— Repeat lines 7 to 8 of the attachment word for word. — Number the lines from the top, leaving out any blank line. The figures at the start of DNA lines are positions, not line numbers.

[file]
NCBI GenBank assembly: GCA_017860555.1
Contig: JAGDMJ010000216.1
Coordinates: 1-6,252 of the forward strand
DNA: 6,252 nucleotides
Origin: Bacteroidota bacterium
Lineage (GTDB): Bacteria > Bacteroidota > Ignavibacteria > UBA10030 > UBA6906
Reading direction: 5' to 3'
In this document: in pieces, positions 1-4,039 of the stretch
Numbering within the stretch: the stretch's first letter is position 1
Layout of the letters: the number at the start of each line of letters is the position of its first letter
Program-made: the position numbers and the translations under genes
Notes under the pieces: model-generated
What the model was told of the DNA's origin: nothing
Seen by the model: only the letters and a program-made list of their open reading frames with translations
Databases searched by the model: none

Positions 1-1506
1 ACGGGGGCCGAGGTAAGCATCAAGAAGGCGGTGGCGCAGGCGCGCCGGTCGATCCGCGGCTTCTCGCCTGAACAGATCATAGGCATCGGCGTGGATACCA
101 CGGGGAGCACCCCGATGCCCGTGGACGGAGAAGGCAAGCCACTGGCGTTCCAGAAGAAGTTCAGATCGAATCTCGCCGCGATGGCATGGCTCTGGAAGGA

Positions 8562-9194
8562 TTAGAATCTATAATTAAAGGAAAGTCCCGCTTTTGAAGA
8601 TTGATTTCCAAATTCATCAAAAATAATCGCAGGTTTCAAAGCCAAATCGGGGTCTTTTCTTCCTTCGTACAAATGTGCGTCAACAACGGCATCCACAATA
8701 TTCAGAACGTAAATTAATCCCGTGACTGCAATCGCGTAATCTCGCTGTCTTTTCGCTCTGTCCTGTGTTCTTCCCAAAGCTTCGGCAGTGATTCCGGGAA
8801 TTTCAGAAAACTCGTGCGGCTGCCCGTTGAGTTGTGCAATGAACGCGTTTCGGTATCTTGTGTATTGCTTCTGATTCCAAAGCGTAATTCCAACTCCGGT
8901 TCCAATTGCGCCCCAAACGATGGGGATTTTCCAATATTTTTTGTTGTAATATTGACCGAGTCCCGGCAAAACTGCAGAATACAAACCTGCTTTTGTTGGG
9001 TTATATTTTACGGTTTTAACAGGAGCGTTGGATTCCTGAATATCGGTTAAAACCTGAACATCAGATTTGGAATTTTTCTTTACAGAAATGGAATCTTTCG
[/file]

Reading direction: 5' to 3'
In this document: in pieces, positions 1-4,039 of the stretch